He said having Owen be the first in the U.S. to get the NovaLung is not what's important. "We would rather be the second or thousandth to do it if it meant saving Owen," said Stark.
But, in late July, just one week shy of his second birthday, there was a dramatic, and surprising turn of events. It began when Owen kicked off a connector to the NovaLung. While doctors worked to replace the connector, Owen suffered a stroke.
When doctors worked to replace the NovaLung with a ventilator to keep Owen breathing, they noticed that Owen's lungs were able to function on their own.
"There's no question that [the NovaLung] gave him the opportunity for his medicines to work and chance for his lungs to recover," said Grady. "I didn't anticipate his lungs would recover as much as it did."
Owen is now undergoing physical therapy to recover from his stroke. He is still on medications for his hypertension, but is able to breathe on his own and no longer needs an immediate lung transplant, according to Grady. Stark said Owen will move to the rehabilitation floor of the hospital next week, and afterwards may be able to go home.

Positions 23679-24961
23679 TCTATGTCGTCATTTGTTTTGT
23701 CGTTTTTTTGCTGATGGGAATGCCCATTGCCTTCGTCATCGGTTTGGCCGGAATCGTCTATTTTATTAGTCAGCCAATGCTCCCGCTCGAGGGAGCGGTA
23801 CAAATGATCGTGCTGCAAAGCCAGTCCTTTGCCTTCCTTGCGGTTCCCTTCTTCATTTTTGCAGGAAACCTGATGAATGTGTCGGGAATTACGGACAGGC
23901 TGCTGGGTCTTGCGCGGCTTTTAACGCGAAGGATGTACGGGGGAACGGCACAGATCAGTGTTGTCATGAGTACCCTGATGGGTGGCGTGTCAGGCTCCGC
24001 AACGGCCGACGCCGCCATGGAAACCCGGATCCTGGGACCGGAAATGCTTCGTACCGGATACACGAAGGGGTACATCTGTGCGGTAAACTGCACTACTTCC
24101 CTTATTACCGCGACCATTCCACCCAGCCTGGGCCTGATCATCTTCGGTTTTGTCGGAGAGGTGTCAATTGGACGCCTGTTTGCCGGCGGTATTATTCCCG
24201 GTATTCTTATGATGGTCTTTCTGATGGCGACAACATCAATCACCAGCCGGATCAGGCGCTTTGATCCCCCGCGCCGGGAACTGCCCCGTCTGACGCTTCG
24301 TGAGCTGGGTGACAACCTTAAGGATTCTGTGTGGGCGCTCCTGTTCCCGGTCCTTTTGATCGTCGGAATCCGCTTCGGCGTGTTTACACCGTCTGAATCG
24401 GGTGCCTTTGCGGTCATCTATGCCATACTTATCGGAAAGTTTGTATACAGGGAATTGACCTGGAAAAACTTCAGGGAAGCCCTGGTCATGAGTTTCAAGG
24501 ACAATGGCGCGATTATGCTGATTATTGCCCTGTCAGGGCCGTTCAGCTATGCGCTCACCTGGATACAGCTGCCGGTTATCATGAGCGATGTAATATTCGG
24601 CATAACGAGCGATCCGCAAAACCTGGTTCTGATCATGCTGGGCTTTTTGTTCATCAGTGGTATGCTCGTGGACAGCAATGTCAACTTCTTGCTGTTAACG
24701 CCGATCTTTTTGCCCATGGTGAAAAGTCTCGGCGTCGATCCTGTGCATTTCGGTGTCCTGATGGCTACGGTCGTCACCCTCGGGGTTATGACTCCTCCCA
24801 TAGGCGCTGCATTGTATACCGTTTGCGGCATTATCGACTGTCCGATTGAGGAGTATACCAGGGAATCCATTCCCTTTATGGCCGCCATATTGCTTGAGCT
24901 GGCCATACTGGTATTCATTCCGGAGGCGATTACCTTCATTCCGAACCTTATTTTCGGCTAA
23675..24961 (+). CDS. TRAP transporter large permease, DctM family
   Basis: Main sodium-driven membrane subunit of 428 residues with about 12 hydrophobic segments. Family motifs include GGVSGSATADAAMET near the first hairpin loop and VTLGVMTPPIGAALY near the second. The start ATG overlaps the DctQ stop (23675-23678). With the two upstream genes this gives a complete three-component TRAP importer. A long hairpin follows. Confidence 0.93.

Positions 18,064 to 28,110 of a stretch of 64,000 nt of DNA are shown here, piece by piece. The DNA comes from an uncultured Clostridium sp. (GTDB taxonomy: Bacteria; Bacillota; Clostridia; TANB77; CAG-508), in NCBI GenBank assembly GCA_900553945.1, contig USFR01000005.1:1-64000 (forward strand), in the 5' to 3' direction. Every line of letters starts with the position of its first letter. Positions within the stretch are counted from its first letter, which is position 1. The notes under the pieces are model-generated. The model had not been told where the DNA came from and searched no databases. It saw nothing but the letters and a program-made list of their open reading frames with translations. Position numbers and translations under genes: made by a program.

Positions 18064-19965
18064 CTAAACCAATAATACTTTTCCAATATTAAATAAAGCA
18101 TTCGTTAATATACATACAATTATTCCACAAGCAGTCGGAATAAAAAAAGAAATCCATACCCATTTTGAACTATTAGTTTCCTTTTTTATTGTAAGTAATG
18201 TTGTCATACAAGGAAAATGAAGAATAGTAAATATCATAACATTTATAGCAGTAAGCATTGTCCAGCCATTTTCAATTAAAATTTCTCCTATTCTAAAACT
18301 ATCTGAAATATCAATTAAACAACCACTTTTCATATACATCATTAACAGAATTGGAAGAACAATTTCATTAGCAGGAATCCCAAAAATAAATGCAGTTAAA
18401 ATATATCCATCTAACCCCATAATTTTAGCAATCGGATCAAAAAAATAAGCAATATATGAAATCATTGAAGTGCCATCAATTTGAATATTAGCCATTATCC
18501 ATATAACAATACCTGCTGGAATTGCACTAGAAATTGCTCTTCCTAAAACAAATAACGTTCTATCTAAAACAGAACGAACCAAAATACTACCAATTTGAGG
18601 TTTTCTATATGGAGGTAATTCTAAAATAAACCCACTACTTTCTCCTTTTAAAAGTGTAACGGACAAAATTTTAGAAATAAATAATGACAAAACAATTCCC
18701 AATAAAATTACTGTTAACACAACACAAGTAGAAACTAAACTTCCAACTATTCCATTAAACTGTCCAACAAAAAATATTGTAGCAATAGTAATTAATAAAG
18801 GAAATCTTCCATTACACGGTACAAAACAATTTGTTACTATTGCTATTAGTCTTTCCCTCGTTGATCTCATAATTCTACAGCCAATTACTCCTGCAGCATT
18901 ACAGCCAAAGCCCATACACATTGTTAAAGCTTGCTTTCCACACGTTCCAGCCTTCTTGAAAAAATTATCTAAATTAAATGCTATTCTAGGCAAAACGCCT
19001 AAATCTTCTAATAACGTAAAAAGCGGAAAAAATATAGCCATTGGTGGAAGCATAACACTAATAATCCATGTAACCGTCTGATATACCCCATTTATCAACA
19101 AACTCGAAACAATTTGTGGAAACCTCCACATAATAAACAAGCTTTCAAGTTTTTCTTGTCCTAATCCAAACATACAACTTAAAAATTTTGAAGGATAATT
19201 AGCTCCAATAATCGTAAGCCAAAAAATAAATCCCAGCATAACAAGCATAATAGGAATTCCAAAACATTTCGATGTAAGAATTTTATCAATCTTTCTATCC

Doctors found Owen's recovery extraordinary as the youngest patient to thrive on a NovaLung. The Starks, who have not left Owen's hospital room since his collapse in mid-June, said it's "more than luck" that has kept Owen alive.
"I think there's been a little more involved in his journey than medicine," said Stark.